Michigan Governor Gretchen Whitmer asked a Michigan court on Thursday to recognise a right to abortion under the state constitution and overturn a 176-year-old state ban that may take effect if a landmark United States ruling is overturned.
The Democratic governor’s pre-emptive lawsuit, filed in Oakland County against prosecutors in 13 Michigan counties with an abortion clinic, came as the US Supreme Court considers allowing states to ban abortion much earlier in pregnancy and potentially overturning the right.
Planned Parenthood of Michigan and its chief medical officer filed a similar suit in the state Court of Claims to block enforcement of the 1931 law, which dates to an 1846 ban. With the old law still on its books, Michigan is one of 28 US states that would ban or be likely to ban abortions if the US Supreme Court reverses its 1973 ruling in Roe v Wade legalising abortion rights nationwide.
Whitmer was expected to request that the Michigan Supreme Court quickly take her case rather than let it wind through lower trial and appellate courts. A favourable decision in Whitmer’s case would allow abortions to continue in Michigan even if the top federal court reverses Roe v Wade.
“It was important for us to take action now, to ensure that women and providers across the state of Michigan know whether abortions will still be available in the state because it impacts their lives and our healthcare providers’ practices,” Whitmer told The Associated Press, saying nearly 2.2 million women may lose access to a safe, legal medical procedure.
“It’s crucial that we take this action now to secure and ensure that the Michigan Constitution protects this right that we have had available for 49 years,” she said.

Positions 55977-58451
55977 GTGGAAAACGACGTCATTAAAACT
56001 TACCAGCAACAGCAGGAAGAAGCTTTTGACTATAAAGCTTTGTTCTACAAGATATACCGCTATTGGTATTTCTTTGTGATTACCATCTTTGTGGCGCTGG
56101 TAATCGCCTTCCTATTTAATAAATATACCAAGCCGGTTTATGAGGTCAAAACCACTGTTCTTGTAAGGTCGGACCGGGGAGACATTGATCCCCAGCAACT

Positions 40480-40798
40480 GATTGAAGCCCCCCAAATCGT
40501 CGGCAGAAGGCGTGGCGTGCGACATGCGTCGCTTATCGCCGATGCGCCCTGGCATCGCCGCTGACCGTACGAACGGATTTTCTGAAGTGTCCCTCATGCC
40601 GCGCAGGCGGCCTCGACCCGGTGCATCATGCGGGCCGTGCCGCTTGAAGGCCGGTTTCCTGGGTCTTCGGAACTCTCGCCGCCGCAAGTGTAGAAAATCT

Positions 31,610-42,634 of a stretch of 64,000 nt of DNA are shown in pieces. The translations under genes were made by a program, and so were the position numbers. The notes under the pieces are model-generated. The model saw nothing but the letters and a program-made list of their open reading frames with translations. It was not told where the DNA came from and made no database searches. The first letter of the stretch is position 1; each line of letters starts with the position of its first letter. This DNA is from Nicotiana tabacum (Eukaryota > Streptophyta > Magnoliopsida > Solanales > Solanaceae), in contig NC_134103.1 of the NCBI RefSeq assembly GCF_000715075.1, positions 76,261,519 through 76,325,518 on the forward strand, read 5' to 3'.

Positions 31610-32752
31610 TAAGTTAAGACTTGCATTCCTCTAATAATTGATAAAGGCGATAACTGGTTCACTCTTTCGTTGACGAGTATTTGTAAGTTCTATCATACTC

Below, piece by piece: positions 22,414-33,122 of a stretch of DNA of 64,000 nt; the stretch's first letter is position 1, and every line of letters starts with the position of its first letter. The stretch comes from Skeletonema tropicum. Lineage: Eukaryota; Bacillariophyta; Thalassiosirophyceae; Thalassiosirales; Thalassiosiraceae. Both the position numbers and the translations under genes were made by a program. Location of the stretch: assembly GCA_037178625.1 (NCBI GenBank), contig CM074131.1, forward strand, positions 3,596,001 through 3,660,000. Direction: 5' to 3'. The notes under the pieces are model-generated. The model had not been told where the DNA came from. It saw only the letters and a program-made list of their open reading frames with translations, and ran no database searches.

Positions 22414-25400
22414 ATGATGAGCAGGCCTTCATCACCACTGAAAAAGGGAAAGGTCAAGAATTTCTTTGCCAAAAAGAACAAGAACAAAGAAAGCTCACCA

Michigan’s unenforced abortion ban was enacted before the 1973 Roe decision that legalised abortion. States on both sides of the abortion issue have been taking a variety of steps to prepare for Roe being eroded or rescinded, including making it a crime to perform an abortion or banning legal action against people who aid or receive an abortion.
Michigan’s law makes it a felony to use an instrument or administer any substance with the intent “to procure the miscarriage” of a woman unless necessary to preserve her life.
Whitmer wants the Michigan Supreme Court to declare a state constitutional right to abortion and to strike down the 1931 law, a near total ban that the governor called “one of the most extreme laws in the country”.
Her lawsuit argues that the law is invalid under the due process and equal protection clauses of the state constitution. Calls to repeal the law have gone nowhere in the Republican-controlled Michigan Legislature.
Whitmer will ask that the court intervene in part to avoid legal uncertainty when the federal high court issues its ruling on Mississippi’s ban on abortions after 15 weeks of pregnancy.
The complaint says that while the Michigan Supreme Court in 1973 ruled that Roe limited the effect of the state ban, the right to abortion has been undermined over 50 years of litigation in federal courts. The Michigan Court of Appeals ruled in 1997 that there is no constitutional right to abortion, but the state’s high court has never ruled on the question.
Abortion rights advocates in Michigan have launched a ballot drive to enshrine the right to abortion in the state constitution,s but need about 425,000 voter signatures to put the initiative up to a vote in November.
Meanwhile, seven Democratic county prosecutors who were named in Whitmer’s lawsuit pledged to not enforce the anti-abortion law. The other six elected prosecutors named are Republicans.
“We cannot and will not support criminalizing reproductive freedom or creating unsafe, untenable situations for healthcare providers and those who seek abortions in our communities,” said a joint statement from the elected prosecutors of Michigan’s Wayne, Oakland, Genesee, Washtenaw, Ingham, Kalamazoo, and Marquette counties.
“Instead, we will continue to dedicate our limited resources towards the prosecution of serious crimes and the pursuit of justice for all.”
Whitmer’s case will be decided by four Democratic and three Republican justices on the state high court.